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That Changes Itself
Doidge - Scribe
Publications Pty Ltd -
2007 & revised 2010
the late 1960’s the prevailing view amongst neuro
scientists was that the brain is hard wired with specific parts being
responsible for analysing input signals and/or sending commands to the
of the body.
recent times experiments
observations around the
world have shown that it is possible for the brain to adapt its
that functions, normally processed in one region of the brain can be
by a completely different region. This
phenomenon, known as neuroplasticity, is now widely accepted.
That Changes Itself”, Doidge outlines many of
the remarkable experiments that have been conducted to establish the
brain plasticity and to indicate the extremely wide potential for
disabilities that may inflict people from injuries, psychological
traumas or even
gives examples where
has been possible for the
blind to see, the deaf to hear, stroke victims to recover motor skills,
children with low mental abilities to become brilliant, 80 year old
sharpen their wits, previously incurable obsessions and traumas to be
cured. Doidge also indicates that
neuroplasticity has implications for our understanding of love,
relationships, learning, addictions, culture, technology and
the 1960’s Paul Bach-y-Rita (a neuroscientist born in NY
city, who obtained medical qualifications and practiced in Mexico for
years then joined University of Wisconsin, Madison), developed an
device that was able to transmit visual signals to people who had been
since birth. With a patient sitting in a
barber’s chair, a digital camera was mounted above the
patient’s head. The electrical
signals from the camera were
fed down to a plate pressed against the patient’s back. There were 400 small cells on the plate which
vibrated when excited by the electrical signals. The
cells vibrated strongly for a dark section
of the screen to which the camera was pointed, while there was no
bright sections of the screen. After a
short time the brains of patients were able to interpret the signals
recognise basic patterns.
As well as
demonstrating the flexibility of
work showed the incredible sensitivity of the skin to monitor and
closely spaced signals. Paul Bach-y-Rita went on to use these findings
a variety of touch-based devices, including: a feeling glove for
improve their manipulation of tools during spacewalks, a glove for
victims to have feelings in nerve-dead fingers, a glove for blind
read computer screens, scalpels with sensing signals sent to a
via a small plate held on the surgeon's tongue.
a respected professor, suffered a
massive stroke. His brother, who knew
nothing of the traditional methods for dealing with stroke, commenced a
teaching program to bring their father back to walking and general
by a learning approach similar to that of a young child –
around the backyard! This proved to be
remarkably effective. The father had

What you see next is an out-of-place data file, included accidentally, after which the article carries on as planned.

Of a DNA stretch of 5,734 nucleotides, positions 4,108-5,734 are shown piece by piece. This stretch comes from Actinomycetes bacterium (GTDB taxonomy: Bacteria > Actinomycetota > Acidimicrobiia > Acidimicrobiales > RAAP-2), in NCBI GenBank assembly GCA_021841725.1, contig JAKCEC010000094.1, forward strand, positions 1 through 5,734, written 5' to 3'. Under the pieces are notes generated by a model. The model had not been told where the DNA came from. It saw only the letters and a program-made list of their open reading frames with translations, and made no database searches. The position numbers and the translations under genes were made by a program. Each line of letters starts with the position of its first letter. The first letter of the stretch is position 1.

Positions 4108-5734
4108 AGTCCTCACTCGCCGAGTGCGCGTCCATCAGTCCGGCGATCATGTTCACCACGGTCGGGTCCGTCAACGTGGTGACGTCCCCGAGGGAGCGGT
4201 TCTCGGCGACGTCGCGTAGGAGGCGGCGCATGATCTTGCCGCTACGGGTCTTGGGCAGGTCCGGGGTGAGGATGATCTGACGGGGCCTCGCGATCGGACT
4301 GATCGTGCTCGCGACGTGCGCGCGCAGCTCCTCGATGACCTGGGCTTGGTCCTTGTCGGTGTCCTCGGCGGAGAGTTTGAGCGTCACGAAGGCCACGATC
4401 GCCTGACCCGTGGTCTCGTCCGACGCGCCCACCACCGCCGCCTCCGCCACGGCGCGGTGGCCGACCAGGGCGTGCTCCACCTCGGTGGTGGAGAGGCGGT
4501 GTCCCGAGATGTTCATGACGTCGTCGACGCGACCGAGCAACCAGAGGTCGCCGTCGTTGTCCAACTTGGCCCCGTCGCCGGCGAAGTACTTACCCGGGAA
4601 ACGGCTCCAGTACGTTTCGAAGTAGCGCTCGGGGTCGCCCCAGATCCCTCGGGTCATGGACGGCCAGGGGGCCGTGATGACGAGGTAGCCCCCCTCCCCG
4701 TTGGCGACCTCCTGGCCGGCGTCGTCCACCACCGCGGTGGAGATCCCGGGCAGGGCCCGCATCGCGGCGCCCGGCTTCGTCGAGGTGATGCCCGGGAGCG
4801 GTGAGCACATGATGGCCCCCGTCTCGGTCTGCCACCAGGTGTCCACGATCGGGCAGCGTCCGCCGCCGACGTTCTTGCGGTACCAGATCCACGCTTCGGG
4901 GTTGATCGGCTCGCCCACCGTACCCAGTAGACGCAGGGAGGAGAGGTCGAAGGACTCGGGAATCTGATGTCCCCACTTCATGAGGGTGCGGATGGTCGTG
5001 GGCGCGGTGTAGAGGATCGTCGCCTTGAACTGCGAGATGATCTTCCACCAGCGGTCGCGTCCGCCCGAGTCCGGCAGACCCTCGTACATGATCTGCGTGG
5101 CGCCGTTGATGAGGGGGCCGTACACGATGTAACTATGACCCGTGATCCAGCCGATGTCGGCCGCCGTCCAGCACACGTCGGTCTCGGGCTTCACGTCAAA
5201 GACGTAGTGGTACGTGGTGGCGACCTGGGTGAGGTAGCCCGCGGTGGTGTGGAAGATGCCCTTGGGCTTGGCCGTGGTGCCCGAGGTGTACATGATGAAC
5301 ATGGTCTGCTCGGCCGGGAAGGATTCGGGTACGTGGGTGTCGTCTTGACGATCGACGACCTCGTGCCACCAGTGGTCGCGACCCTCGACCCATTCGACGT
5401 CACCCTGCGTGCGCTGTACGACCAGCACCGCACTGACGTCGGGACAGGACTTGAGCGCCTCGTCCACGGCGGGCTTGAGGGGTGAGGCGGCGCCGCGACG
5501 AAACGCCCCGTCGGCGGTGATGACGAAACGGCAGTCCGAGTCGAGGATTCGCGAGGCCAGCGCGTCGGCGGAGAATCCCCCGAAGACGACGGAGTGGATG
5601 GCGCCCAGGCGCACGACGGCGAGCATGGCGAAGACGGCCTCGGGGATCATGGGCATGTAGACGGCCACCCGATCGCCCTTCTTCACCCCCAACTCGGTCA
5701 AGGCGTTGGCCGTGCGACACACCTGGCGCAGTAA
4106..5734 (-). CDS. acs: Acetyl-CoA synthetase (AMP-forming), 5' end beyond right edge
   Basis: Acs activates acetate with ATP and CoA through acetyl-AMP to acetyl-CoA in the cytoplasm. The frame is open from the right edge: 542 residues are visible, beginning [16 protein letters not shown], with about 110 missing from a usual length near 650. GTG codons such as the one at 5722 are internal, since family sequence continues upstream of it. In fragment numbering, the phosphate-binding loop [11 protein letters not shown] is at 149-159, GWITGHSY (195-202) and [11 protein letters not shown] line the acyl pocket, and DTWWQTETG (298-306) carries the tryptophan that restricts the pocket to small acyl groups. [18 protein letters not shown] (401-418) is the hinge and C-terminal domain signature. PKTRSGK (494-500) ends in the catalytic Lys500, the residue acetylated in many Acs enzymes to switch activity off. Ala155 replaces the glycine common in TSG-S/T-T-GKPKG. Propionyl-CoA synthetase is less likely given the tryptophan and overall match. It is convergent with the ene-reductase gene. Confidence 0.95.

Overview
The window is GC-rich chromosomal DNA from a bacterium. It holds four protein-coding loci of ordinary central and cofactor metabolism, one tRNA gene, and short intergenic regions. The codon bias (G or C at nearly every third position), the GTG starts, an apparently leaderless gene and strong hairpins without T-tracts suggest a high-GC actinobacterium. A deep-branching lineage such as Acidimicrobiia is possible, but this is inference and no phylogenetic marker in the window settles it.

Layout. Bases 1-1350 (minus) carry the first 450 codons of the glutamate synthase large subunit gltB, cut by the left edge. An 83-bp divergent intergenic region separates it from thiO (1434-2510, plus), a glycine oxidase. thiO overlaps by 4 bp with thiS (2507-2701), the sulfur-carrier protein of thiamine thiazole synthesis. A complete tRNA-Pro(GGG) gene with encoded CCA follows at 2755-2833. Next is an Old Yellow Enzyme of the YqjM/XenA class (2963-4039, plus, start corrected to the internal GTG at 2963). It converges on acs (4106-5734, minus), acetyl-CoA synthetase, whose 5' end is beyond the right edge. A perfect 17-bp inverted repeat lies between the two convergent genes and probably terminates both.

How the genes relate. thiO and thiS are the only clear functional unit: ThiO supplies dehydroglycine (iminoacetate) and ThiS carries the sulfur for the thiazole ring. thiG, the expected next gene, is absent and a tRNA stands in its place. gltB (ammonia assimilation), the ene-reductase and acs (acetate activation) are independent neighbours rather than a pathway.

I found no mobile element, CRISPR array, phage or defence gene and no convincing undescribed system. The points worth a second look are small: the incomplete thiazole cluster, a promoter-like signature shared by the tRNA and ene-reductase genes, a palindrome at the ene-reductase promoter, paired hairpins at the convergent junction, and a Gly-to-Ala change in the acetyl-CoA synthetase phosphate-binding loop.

agreed to have his brain sectioned after death.
When this was done it was found that a huge legion had put much
brain out of action. Very clear evidence
that the remaining healthy part of the brain had taken over functions
normally expected of it. In other words
neuroplasticity was undeniable.
the University of
Paul Bach-y-Rita developed a
large program of neuroplasticity research.
As part of this work he made a major improvement in his early
machine, reducing the electronic sensing to a small unit mounted on
generate electrical impulses sent to an array of 2000 electrodes in a
placed on the patient's tongue.
Exercises to Modify the Brain
quotes the case of a young woman, Barbara Arrowsmith
Young, who as a young girl was exceedingly bright in some areas, but
retarded in others. She had poor spatial
awareness and difficulty with symbols.
As a teenager she had a nasty car accident which damaged her
very nearly killed her. As she grew into
her late teens and early twenties she studied other cases that seemed
similarity to hers and she read of the work in Russia on a soldier who
half of his brain in a war incident. She
was inspired by the work that was done in developing this man’s
capabilities. To reshape her own brain
she worked tirelessly at developing and practicing mental exercises,
became competent in all the areas that had been lacking.
In other words, purely by mental activity she
had reshaped her brain – another very clear case of
recognized that the
exercises she had developed for
herself could be useful for many other people.
With colleagues and friends she formed an organisation, known as
Arrowsmith School, to help people in need.
This has been developed and improved and now offers exercises on
at a site called ‘PositScience’.
Merzenich is a
cited by Doidge as a major
contributor to the understanding of neuroplasticity.
He has done a lot of work using monkeys as
his subjects. He has also developed many
exercises to train specific areas of the brain.
He believes that brain exercises can cure many diseases, such as
schizophrenia. He showed that some
people have learning difficulties because parts of their brain do not
visual or audio information as fast as the average person - this is
particularly important for children and may explain reading and writing
difficulties. He developed a programme
of learning tools that he has called ‘Fast ForWord’. This is available on the web.
Studies of the Brain Map
book goes into some
explaining the modern
tools, such as Transcranial Magnetic Stimulation (TMS) that can very